William Merritt Chase joined the army only to be encouraged by his teachers to seek further artistic training. He received this advice, and in 1869 moved to New York to study with Joseph Oriel Eaton. Soon after, he began studying at the National Academy of Design. Lemuel Wilmarth, pupil of Jean-Léon Gérôme, taught Chase during his time at the National Academy.

Although he grew rapidly under the tutelage of excellent art instructors at the National Academy of Design, Chase moved to St. Louis in 1870 to help support his financially struggling family. He did this by selling still life paintings. While in St. Louis, he was involved in the local art community. He won prizes and awards for the excellence of his works. The time spent in St. Louis was something of a springboard for Chase’s career, as it gave him an opportunity to exhibit his works and showcase his rare talent.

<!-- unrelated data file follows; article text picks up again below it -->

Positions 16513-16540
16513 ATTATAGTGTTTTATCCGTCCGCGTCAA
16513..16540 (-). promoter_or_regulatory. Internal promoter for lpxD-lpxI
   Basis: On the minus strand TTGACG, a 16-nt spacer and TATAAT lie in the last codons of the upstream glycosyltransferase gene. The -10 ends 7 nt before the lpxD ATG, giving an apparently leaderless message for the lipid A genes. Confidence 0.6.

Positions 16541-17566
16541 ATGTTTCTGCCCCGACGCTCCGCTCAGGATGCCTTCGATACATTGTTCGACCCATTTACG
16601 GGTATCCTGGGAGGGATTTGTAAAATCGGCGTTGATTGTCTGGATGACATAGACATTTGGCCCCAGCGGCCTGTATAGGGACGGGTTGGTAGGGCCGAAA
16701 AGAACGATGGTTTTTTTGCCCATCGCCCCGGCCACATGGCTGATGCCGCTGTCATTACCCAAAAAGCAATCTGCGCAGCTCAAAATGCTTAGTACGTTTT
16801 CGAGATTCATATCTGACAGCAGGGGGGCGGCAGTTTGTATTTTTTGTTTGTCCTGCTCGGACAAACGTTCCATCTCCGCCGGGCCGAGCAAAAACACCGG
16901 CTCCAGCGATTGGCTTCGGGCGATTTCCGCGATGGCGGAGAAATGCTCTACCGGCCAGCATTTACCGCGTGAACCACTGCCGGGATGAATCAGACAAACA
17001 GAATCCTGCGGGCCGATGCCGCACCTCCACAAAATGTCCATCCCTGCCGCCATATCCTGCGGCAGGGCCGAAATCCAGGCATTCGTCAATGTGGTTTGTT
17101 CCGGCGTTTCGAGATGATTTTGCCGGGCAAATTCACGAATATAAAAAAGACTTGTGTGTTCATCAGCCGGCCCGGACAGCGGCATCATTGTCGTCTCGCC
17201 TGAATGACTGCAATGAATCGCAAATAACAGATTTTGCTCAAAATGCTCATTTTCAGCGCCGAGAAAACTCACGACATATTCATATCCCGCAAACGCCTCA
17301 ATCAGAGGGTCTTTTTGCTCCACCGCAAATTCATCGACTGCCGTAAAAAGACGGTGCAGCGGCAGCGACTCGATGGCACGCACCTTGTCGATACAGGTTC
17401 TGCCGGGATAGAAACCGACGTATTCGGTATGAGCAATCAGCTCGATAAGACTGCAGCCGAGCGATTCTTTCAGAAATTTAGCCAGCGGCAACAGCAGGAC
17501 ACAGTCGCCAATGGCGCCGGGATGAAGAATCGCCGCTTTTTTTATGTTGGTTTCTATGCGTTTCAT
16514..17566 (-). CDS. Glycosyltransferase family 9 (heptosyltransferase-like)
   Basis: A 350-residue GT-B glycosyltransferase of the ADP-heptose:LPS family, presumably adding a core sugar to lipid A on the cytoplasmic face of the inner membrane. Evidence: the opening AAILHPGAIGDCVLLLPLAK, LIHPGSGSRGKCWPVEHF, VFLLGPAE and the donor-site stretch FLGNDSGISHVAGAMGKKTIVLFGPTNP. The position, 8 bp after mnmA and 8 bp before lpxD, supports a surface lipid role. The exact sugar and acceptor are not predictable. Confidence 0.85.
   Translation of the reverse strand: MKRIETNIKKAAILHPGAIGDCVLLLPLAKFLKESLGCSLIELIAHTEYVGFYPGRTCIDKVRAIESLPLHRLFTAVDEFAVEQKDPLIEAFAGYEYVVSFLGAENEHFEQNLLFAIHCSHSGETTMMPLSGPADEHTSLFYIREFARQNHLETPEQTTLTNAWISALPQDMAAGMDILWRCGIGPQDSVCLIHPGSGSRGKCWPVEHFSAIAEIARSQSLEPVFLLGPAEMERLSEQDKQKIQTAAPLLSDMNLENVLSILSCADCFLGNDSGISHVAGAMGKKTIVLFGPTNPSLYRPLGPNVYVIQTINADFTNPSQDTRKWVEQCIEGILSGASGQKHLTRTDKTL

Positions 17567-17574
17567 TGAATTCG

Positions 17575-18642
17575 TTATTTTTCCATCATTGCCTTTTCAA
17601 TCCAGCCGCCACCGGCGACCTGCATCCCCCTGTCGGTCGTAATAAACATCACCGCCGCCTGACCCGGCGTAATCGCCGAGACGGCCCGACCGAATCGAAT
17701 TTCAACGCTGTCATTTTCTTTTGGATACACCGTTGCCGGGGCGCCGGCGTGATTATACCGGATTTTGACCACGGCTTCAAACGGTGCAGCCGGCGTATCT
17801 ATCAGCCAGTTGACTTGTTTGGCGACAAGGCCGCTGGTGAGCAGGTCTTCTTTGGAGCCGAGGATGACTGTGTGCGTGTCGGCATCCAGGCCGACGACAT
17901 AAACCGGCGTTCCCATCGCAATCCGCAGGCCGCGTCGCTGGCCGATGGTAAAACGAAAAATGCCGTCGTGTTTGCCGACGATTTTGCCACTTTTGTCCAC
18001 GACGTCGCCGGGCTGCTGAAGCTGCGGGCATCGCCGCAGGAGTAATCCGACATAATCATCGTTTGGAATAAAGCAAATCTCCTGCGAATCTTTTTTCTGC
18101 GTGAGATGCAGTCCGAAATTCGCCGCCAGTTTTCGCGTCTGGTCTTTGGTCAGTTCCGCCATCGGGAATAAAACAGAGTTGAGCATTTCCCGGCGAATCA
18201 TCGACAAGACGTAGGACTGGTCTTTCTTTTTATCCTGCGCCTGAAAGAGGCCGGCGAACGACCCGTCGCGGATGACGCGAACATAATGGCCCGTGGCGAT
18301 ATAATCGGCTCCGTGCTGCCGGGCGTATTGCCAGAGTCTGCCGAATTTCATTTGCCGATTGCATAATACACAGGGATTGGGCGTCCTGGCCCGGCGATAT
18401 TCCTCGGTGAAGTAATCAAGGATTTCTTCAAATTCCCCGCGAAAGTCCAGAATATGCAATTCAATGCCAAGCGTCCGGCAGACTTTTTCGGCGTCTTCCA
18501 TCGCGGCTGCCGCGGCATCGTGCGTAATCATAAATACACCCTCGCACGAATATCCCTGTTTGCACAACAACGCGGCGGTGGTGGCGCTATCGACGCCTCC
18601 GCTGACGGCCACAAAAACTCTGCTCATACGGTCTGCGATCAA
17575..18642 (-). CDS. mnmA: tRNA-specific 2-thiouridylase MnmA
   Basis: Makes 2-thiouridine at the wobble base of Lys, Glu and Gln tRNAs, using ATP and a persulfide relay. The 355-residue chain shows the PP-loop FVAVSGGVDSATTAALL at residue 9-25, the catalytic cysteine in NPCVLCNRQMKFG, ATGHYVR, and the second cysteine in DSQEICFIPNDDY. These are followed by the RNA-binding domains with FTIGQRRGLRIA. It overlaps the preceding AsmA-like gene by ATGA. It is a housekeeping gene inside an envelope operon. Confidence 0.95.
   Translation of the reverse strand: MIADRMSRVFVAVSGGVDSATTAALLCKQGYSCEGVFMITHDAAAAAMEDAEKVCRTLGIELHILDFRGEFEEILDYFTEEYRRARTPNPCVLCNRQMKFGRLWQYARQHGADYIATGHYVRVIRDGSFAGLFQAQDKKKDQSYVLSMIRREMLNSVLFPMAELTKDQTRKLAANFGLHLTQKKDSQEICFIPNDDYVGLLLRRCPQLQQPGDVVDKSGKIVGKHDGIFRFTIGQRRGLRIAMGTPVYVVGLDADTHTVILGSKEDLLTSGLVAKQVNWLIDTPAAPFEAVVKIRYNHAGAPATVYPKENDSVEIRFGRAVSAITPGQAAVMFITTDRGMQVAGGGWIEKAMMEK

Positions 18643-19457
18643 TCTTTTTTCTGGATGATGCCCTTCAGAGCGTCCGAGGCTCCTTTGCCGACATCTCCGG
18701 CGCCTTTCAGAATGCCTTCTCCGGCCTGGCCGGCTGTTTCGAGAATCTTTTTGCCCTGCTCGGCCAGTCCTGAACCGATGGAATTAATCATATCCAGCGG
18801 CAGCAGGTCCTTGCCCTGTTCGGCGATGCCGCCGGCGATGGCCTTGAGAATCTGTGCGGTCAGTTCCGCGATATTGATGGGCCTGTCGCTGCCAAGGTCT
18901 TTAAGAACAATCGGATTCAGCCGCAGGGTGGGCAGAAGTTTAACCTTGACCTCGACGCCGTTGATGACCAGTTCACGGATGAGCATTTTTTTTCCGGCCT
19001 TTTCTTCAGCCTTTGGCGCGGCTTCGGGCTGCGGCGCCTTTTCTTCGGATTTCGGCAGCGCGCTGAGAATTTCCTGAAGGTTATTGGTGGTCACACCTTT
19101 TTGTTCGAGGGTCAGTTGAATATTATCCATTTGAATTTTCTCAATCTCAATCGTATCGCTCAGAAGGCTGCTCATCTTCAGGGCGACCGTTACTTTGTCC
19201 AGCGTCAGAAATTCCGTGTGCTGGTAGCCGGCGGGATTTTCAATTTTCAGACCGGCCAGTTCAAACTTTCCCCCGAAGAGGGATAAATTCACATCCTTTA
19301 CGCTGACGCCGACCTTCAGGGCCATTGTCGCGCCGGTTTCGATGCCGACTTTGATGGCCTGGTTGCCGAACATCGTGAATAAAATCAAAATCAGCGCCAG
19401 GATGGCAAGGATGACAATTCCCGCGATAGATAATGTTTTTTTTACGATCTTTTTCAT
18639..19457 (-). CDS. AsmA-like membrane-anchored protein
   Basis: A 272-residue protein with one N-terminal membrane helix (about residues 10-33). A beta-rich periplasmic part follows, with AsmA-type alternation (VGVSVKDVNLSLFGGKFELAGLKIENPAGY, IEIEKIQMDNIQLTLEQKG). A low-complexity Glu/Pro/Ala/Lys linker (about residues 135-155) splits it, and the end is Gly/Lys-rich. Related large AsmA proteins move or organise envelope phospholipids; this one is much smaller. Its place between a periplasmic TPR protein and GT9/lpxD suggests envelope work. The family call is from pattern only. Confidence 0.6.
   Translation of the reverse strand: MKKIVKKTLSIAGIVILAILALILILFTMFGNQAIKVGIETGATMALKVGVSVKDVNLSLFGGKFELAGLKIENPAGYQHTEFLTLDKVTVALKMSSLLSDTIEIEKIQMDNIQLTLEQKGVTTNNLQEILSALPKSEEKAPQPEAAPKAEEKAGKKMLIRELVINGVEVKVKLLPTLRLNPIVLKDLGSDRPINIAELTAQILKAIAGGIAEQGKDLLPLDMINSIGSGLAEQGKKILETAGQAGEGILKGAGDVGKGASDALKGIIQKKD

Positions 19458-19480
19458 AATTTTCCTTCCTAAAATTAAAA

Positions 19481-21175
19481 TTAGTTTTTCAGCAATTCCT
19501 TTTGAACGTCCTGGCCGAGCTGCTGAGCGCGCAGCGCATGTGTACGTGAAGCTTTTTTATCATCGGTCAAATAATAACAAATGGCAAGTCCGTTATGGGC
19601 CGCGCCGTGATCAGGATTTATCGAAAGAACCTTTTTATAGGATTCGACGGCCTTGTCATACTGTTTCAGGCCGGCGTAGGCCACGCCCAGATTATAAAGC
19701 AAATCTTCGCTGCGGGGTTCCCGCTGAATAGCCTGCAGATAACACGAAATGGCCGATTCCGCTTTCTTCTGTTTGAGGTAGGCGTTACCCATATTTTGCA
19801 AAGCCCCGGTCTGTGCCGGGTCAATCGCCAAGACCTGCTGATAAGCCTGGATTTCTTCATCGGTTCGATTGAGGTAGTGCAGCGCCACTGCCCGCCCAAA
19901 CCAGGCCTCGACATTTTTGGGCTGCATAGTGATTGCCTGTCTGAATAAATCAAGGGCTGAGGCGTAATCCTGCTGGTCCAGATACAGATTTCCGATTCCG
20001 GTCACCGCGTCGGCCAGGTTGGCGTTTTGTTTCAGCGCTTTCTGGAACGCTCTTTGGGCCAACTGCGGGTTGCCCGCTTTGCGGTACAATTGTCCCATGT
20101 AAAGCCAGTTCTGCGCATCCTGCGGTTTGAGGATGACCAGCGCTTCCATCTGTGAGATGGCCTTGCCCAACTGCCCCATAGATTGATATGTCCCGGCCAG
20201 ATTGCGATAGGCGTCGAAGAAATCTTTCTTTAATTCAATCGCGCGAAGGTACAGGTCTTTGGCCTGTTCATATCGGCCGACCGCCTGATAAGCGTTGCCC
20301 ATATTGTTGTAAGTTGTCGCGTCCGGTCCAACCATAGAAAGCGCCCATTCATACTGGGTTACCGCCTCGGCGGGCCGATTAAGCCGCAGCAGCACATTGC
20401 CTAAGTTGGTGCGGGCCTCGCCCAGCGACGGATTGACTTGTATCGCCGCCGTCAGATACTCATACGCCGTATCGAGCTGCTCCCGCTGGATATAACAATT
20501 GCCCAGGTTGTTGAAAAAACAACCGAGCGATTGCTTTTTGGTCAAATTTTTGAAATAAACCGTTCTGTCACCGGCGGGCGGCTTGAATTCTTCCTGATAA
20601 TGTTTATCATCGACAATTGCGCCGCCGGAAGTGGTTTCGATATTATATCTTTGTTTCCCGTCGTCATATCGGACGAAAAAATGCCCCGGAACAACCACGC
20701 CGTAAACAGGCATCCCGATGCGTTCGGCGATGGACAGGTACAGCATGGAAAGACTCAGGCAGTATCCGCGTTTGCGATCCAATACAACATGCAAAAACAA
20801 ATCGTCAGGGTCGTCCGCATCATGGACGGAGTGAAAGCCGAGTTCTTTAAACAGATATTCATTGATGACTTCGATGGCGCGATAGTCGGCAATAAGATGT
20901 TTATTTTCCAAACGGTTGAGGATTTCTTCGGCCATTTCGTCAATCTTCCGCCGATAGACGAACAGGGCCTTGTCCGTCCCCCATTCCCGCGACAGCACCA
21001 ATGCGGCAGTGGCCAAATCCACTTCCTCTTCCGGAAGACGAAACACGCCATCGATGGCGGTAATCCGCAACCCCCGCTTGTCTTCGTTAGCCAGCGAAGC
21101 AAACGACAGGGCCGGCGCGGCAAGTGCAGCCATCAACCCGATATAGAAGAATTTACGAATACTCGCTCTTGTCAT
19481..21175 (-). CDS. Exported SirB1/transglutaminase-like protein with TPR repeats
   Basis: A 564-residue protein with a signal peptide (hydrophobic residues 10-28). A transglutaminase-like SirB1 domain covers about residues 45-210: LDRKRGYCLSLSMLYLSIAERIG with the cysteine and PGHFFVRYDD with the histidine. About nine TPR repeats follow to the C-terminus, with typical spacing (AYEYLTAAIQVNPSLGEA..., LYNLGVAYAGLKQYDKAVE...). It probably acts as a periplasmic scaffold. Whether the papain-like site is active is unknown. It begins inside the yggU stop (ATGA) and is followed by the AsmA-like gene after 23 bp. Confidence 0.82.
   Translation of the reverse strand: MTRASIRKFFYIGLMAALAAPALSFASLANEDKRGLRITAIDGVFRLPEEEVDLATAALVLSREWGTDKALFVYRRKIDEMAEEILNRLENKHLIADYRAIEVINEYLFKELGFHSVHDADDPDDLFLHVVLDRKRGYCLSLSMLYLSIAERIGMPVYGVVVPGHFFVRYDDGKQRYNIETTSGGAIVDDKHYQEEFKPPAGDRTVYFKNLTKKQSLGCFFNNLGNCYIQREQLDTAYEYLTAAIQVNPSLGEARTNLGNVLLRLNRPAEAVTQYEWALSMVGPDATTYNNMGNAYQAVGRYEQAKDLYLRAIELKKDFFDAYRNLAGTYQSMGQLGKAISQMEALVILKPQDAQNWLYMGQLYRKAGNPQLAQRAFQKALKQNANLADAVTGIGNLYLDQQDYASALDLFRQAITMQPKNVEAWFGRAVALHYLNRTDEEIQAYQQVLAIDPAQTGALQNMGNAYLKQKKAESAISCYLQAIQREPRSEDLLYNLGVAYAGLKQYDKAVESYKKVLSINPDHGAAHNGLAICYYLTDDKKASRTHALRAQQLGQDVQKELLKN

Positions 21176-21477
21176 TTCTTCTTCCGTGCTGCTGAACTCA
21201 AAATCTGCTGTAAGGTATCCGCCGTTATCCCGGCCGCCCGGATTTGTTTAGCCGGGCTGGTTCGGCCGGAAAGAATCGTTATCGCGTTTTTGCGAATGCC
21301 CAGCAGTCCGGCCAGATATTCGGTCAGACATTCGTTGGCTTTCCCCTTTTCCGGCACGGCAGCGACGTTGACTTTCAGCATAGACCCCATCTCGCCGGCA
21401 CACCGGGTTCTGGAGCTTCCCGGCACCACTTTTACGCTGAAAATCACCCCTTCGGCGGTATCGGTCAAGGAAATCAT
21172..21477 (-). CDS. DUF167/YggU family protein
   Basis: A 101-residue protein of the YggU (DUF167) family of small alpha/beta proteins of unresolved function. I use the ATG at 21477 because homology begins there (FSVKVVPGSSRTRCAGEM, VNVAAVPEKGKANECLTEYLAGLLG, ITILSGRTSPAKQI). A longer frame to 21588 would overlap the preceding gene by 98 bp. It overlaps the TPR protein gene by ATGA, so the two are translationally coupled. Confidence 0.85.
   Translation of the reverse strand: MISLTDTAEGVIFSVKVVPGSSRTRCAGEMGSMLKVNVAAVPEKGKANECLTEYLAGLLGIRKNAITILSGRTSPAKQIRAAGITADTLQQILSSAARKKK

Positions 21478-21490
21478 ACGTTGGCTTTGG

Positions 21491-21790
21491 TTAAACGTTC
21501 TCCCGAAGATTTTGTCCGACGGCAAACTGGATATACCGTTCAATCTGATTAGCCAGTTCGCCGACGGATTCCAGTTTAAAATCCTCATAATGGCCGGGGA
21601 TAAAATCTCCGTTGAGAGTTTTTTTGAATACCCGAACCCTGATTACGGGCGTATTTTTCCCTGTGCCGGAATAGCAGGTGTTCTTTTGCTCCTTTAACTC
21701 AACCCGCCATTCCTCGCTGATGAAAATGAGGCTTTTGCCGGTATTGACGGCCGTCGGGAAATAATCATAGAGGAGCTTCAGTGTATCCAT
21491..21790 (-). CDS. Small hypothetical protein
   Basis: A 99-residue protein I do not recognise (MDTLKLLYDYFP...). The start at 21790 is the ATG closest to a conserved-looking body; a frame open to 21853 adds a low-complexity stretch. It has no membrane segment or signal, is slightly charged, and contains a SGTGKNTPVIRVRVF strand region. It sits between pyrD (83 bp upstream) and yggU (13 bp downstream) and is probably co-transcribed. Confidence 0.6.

Chase’s artistic talent was evident to all, including the elite and upper class of St. Louis. These wealthy individuals favored Chase and provided a way for him to live in Europe for two years. Their only stipulation was that he would provide them with paintings and assist them in obtaining the European art they desired for their collections.

www.segmation.comThe burgeoning artist’s two years in Europe were excellent for his stylistic development. He enrolled at the Academy of Fine Arts in Munich and was privileged to be a student of Karl von Piloty and Alexander von Wagner. During his time in Munich, Chase sought out friendships with other American artists, including Joseph Frank Currier, Frank Duveneck, and Walter Shirlaw.

While in Munich, William Merritt Chase began to experiment with his artistic style. He painted figurative works in the “loosely-brushed style popular with his instructors.” His painting titled “Keying Up” is an example of his work from this time period (1876). Chase was later awarded a medal for “Keying Up” by the Philadelphia Centennial Exhibition.WMC001thumb

In 1878 Chase moved to New York and began teaching art. A few years later, in 1886, he married Alice Gerson, whom he had eight children with. Alice, along with two of Chase’s daughters, frequently posed for him.